Zelig Eshhar was born in Petah Tikva in 1941, the eldest son of Yaakov and Sarah Lipke, both originally from Poland. He grew up in Rehovot, where his two brothers and sister were born. He attended "Beit Chinuch" Elementary School and "Meuchad" High School in Rehovot. After graduation, he enlisted in the army and joined the Nahal Brigade in Kibbutz Yad Mordechai. After finishing his service, he stayed on the kibbutz for another year, where he was exposed to the wonders of nature and scientific research for the first time while working with bees. His boundless curiosity in the field led to his decision, at age 22, to study biology. His request to study at the agricultural faculty in Rehovot was denied by the kibbutz, and so he left the kibbutz and signed up for biology classes at Hebrew University in Jerusalem. He went on to complete an undergraduate degree in biology and a MSc. in biochemistry. During his studies, the Six Day War broke out, and he fought with the Nahal brigade, parachuting in the Bakaa and Ramat HaGolan regions. He also met Naomi Friedlander during his studies, and after they married, he "Hebretized" his last name to Eshhar. The couple had twins, Nir and Sharon, followed by another daughter, Meirav. Today Eshhar has six grandchildren.
In 1969, Eshhar began his doctoral studies at the Weizmann Institute of Science. Under the tutelage of Israel Prize winner Prof. Michael Sela and Prof. David Givol, the young Eshhar studied ways to stop donor organ rejection using isolation, and characterized specific antigens on lymphocytes and prepared sera against them. Upon finishing his studies, Dr. Eshhar applied for a post-doctoral fellowship at Harvard Medical School in the United States, in the immunology department led by Prof. Baruch Benasraf (who later won the Nobel Prize), in David Katz's lab. During this period of specialization, Eshhar continued to study the immune system: conducting experiments to better understand the molecular mechanisms of lymphocytic activation that cause tissue rejection, and searching for ways to avoid this effect.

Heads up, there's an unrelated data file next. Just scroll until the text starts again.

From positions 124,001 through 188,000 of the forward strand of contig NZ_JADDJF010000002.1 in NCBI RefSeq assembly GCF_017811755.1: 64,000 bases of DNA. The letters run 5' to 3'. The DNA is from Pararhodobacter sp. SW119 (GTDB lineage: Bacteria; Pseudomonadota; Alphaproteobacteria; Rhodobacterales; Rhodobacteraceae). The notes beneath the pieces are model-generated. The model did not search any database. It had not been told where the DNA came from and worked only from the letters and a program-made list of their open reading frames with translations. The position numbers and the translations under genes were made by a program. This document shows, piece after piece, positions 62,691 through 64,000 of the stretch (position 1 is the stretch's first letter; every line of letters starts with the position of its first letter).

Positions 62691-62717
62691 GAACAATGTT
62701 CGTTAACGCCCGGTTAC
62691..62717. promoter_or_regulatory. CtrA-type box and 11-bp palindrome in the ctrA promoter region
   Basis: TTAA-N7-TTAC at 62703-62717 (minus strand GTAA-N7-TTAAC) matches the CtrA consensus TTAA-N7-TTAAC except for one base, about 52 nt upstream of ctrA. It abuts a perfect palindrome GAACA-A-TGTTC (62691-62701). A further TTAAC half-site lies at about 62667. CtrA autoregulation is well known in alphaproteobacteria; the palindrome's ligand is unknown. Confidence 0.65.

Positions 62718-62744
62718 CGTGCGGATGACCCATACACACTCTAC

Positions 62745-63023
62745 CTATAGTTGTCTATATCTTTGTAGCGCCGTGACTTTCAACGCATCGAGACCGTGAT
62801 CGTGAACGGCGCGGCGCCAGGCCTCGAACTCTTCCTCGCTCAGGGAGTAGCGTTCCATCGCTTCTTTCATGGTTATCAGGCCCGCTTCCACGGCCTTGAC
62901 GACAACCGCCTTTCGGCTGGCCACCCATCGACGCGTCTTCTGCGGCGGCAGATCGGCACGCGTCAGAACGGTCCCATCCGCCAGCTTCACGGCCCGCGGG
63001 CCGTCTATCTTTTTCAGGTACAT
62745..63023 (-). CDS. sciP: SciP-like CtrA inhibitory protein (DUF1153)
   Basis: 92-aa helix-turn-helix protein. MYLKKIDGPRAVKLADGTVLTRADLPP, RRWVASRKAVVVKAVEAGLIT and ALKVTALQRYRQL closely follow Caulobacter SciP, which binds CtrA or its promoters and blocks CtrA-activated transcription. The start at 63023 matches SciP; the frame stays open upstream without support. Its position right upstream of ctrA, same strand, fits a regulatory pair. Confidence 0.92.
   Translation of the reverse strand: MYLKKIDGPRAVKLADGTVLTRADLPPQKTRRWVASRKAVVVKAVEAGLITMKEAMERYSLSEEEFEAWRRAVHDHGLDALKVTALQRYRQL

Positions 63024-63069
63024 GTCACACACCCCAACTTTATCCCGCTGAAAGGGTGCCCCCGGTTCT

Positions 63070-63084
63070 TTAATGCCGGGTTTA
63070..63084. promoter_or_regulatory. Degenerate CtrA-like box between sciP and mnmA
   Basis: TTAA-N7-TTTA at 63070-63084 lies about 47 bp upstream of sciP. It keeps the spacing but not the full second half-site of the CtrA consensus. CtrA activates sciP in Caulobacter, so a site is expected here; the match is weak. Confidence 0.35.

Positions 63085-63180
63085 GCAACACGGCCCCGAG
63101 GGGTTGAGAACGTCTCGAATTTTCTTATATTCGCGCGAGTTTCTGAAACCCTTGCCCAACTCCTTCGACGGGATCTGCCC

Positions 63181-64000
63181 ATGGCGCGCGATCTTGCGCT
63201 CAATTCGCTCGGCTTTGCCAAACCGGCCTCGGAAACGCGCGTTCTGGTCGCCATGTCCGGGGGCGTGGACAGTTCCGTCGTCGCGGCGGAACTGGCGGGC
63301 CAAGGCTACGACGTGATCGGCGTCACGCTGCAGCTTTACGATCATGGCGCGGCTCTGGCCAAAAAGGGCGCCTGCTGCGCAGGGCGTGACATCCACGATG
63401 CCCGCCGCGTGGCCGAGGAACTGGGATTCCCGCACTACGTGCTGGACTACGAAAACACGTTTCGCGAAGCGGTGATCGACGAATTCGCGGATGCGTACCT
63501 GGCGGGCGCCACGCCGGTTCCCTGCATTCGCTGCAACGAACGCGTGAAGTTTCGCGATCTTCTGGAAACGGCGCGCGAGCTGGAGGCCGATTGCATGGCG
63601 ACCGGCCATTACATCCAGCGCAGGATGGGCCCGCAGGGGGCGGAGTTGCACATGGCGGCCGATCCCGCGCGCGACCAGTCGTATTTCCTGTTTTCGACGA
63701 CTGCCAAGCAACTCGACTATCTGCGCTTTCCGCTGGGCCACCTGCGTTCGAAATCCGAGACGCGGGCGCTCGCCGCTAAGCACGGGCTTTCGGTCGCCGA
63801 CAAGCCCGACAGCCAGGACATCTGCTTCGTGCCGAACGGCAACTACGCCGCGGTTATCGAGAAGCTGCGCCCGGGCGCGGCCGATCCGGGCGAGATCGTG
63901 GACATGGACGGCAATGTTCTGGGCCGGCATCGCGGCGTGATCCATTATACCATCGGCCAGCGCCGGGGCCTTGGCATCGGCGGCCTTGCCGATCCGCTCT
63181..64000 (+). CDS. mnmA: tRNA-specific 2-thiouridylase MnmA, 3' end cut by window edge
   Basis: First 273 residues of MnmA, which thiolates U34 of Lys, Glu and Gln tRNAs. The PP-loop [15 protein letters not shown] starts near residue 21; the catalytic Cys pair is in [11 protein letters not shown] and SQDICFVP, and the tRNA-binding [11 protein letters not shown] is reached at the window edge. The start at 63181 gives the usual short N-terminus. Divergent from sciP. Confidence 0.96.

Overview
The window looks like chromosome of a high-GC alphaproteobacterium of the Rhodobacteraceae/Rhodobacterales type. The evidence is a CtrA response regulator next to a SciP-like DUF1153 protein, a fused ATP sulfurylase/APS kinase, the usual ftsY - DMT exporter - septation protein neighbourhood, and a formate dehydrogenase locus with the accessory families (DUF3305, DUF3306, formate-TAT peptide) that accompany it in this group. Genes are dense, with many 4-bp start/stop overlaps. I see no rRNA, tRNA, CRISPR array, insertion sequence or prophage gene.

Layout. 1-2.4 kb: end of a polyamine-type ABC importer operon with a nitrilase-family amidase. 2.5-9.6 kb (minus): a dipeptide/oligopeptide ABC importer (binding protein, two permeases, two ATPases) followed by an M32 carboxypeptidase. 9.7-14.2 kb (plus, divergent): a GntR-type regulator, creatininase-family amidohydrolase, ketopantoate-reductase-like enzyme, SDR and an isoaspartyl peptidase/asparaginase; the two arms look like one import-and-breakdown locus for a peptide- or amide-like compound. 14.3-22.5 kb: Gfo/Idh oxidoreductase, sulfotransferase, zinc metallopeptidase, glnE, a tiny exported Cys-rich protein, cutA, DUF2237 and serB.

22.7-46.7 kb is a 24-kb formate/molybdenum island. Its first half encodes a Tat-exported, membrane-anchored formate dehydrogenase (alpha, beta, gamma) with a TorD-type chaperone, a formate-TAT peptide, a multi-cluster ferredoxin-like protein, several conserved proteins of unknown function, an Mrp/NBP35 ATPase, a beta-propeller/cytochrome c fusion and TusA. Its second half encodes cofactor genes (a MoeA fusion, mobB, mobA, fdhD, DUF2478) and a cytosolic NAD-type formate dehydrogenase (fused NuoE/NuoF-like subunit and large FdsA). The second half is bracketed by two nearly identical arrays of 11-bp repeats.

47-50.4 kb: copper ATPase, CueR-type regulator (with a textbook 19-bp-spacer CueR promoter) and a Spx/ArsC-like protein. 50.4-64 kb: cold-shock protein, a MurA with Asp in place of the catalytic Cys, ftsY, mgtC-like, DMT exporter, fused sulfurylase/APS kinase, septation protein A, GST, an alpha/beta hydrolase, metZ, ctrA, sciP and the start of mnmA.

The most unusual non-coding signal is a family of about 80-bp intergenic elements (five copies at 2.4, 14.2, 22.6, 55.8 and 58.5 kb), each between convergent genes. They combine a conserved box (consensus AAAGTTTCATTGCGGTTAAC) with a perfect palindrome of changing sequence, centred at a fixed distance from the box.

During his last year at Harvard, Prof. Cesar Milstein and Prof. George Keller from Cambridge University announced one of the largest breakthroughs in the history of scientific research and medical treatment (for which they later received the Nobel Prize): the development of a method for creating monoclonal antibodies in the laboratory. Dr. Eshhar, who immediately recognized the enormous potential of this technology, flew to Prof. Keller's lab at the Immunology Institute of Basel to learn the method, "import" it to Israel, and to teach it to the next generation in seminars and international courses (see attached). In 1976, he returned to Israel and joined the academic staff at the Weizmann Institute as the head of a research group in the chemical immunology department (which eventually became the immunology department). In 1982, he was awarded professorship and went to California for a sabbatical at the DNAX Institute for Molecular Biology, where, along with Prof. Mark Davis, he began to focus on the central topic of his career – the genetic engineering of T cells. While developing genetically engineered T cells, Prof. Eshhar also worked to create unique antibodies specifically for allergies. As an expert in monoclonal antibodies, Prof. Eshhar was invited to teach in developing countries and to advise many biotech companies. In the beginning of the 1990's, he took another sabbatical, this time to the National Institute of Cancer in Maryland, USA. There, in the lab of Prof. Steven Rosenberg, he set the groundwork for the clinical application of the T-Bodies technology, an anti-cancer approach which he developed at the Weizmann Institute in 1989. Several years later, Prof. Rosenberg performed the first clinical experiments on the basis of Prof. Eshhar's advancements.
Throughout the years, Prof. Eshhar studied various aspects of the immune system, and his research led to discoveries in important processes at the core of the system's functioning, as well as to a wealth of applications based on the discoveries made by Eshhar and his colleagues. Among Prof. Eshhar's interests are immunological identification mechanisms and differentiating between own and foreign molecules, allergic reactions, immunological aspects of cancerous tumors, developing catalyst antibodies, and developing targeted treatments for cancer and inflammatory diseases using genetically engineered lymphocytes.
In the eighth decade of his life, Prof. Eshhar has not slowed down, and recently he was appointed head of immunology research at the Sourasky Medical Center in Tel Aviv (Ichilov), in addition to continuing his work in the immunology department of the Weizmann Institute. His goal is to apply the treatment methods he has developed throughout the years to patients.